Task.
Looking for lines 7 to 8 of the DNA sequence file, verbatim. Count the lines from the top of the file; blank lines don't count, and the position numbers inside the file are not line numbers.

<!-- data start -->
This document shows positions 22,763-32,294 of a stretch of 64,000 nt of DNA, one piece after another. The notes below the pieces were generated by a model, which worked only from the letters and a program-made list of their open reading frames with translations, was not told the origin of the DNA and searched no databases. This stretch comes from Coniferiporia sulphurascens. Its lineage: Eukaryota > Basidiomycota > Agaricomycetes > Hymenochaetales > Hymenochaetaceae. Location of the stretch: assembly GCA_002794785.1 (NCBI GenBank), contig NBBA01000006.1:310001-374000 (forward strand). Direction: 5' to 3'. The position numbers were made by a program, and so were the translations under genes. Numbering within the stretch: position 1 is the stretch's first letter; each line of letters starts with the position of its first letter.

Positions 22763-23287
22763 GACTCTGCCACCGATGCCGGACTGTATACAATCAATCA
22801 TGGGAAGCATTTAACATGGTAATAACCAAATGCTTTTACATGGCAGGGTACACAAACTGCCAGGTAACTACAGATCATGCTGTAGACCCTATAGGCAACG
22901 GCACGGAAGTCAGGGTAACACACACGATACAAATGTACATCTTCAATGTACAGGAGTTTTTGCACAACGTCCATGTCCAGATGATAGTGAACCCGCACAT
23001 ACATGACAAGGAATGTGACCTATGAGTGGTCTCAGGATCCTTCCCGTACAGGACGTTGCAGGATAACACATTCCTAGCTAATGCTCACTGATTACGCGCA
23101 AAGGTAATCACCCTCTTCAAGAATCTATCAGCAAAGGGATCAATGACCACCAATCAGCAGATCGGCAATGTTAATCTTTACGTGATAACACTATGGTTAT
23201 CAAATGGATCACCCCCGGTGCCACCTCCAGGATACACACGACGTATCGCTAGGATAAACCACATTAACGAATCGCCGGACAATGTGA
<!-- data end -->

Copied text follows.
23101 AAGGTAATCACCCTCTTCAAGAATCTATCAGCAAAGGGATCAATGACCACCAATCAGCAGATCGGCAATGTTAATCTTTACGTGATAACACTATGGTTAT
23201 CAAATGGATCACCCCCGGTGCCACCTCCAGGATACACACGACGTATCGCTAGGATAAACCACATTAACGAATCGCCGGACAATGTGA